By Anote Ajeluorou
IT is not just because she is also a woman. It isn’t also because she is a medical doctor, an ophthalmologist. It is simply because the conditions of women Dr. Mbadugha address in her first collection of short stories are rampant, entrenched in society and continue to cause headache to many women. It is also because much as these issues or practices harm women, positive attitude towards eradicating them seems elusive and women continue to suffer conditions not of their own making. These are the concerns she exposes in Beyond the Trial.
Widowhood, teenage pregnancy and wife-beating are some of the issues still militating against the ability of some women to develop to their full capacities and contribute meaningfully to society. Many women continue to reel under the yoke of painful widowhood rites combined with lack of written wills made by husbands to provide for their loved ones. This renders many wives penniless in the hands of greedy in-laws. And then how do young girls escape the trap of teenage pregnancy so they could aspire to their highest levels of personal achievements?
These issues came to the fore recently at the presentation of Mbadugha’s debut collection at Institute of Medical Research, Yaba, Lagos. Mbadugha is insistent that society continues to ignore the cries of women who suffer the failure of their men to provide for the future through making a will that curtails the incursion of extended family members to deny them their entitlement when the man is no longer there to provide and defend his family. She called on men to stop the age-old practice of swooping on the wealth of the deceased and denying bereaved women of their husband’s property, which hinders the wellbeing of such women as well as the education of their children.
In a form of advocacy, Mbadugha has taken to writing about these nagging issues to further raise awareness about them in society. The issues are as psychological as they are medical and Mbadugha said society’s health is at stake when a section of it is continuously put under stress that has implication for the entire society.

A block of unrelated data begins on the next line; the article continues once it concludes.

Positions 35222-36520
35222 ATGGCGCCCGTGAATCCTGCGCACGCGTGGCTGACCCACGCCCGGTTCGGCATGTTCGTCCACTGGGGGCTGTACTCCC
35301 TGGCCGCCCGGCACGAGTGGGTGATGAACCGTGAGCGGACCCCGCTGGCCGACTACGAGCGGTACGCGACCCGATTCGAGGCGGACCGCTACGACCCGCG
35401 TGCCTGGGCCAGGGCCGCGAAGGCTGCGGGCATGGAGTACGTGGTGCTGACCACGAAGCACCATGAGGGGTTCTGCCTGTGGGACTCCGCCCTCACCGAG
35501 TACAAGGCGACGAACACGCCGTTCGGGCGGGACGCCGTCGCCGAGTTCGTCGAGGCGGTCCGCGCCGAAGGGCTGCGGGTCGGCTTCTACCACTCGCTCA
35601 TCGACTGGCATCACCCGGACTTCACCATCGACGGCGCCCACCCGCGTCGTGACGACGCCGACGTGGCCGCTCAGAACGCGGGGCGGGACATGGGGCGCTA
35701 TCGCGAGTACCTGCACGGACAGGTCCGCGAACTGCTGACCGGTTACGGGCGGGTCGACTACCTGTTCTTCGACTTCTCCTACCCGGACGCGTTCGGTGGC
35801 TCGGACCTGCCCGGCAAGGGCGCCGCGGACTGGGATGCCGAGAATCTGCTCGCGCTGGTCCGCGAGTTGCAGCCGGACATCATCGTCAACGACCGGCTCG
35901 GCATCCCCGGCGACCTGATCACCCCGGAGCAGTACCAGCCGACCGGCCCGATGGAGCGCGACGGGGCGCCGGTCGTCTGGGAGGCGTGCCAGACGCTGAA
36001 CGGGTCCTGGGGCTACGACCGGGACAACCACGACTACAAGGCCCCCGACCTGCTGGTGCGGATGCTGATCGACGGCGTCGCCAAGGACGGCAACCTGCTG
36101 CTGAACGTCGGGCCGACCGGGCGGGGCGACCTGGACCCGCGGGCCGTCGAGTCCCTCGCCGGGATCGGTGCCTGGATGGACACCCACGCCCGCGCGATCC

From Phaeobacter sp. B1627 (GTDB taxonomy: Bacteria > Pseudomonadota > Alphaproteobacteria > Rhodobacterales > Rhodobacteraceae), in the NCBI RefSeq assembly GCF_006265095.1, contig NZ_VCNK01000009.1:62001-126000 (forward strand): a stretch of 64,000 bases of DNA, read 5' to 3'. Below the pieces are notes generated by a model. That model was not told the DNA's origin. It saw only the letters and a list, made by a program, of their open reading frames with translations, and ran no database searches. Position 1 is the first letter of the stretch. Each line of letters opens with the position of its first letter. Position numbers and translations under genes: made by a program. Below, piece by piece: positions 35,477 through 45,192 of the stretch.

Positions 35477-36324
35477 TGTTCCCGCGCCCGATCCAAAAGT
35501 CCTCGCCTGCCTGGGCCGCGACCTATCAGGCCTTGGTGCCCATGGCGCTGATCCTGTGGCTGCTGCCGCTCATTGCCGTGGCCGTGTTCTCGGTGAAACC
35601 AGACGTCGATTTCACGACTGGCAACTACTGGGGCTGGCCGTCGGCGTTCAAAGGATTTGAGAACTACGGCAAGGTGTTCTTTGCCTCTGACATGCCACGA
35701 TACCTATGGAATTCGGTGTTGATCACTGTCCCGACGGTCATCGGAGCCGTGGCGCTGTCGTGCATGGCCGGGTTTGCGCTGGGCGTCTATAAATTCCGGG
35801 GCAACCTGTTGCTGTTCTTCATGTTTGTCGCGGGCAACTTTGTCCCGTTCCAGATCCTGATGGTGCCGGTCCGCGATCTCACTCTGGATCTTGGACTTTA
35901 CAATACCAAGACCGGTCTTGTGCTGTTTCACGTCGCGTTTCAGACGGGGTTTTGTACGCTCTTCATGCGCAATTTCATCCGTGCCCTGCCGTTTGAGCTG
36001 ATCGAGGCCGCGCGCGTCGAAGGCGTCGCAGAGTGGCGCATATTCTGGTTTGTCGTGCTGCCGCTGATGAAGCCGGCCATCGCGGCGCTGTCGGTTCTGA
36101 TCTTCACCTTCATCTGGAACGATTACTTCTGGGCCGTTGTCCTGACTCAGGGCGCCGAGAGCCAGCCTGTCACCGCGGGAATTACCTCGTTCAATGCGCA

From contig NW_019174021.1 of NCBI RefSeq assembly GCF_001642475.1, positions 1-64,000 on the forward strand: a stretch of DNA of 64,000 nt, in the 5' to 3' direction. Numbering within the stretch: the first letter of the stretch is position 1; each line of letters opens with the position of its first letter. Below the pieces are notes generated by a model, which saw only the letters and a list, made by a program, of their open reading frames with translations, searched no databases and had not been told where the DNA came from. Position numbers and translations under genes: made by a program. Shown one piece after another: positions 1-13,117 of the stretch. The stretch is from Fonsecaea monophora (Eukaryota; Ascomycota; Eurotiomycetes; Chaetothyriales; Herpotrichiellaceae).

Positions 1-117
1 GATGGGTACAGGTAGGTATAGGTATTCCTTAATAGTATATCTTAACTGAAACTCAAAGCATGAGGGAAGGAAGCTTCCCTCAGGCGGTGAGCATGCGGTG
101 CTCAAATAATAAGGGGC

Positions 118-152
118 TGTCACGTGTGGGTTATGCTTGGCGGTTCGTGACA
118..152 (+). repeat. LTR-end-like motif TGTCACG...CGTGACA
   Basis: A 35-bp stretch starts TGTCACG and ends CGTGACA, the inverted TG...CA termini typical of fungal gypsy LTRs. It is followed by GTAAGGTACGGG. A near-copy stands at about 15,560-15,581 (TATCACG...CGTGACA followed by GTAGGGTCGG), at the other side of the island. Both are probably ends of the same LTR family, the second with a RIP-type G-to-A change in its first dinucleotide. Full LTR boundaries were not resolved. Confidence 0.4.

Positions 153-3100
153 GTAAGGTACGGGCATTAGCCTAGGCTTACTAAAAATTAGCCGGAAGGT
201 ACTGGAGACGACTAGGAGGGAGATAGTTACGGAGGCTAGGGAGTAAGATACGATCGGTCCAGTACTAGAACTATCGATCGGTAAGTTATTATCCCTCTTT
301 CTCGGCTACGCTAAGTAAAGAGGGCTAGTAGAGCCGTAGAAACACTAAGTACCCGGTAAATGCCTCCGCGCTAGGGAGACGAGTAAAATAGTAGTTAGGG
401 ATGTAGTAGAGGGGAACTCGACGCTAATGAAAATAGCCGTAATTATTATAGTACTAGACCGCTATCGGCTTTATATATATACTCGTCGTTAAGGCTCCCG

“I wrote Beyond the Trial with young adults and parents in mind. It’s about how relationships, friendships can affect young people negatively, especially when they cannot confide in the adults in their lives. It’s a book of inspiration for young ones to be able to open up to their parents on things bordering them. It’s hopeful and reflective about our situations. It’s also for parents to be close to their children and how through such closeness they can help young people steer the right path”.
She also composed a theme song for the book which she sang with gusto at the event to the admiration of guests. She sang it to the accompaniment of music from a keyboard and saxophone.
Chairman of the event and former Lagos State Commissioner for Health Dr. Leke Pitan commended the medical practitioner for finding time to write. According to him, “We have seen another facet of Mbadugha. You’re a multifaceted, talented, disciplinary person. Given our profession, that is a rarity. We doctors just face it. The training requires that you don’t veer off from medicine. Many don’t believe medicine should be mixed with mundane things as the arts. They feel something must give.
“I’m highly impressed. But not surprised. Mentally, Mbadugha is way beyond average. You are a pride to the medical profession. There’s a lot to learn from you and your book. I hope many more of us can borrow a leaf from her and show the many facets of us in the medical profession. We look forward to a CD from you”.
Other medical professionals in attendance also praised Mbadugha for her efforts in writing a book well outside the medical profession that deals with real time societal issues that plague many, young and old. Those present included Profs. Onakoya, Adefule, Ositelu Akinsola, Ibidapo, Dr. Ogechi Nwokedi, who read an excerpt from the book, author’s husband, Prof. Joseph Mbadugha, gospel singer Olufunmi Olajoyegbe and her husband, John Osakwe, Dr. Hope Iloka.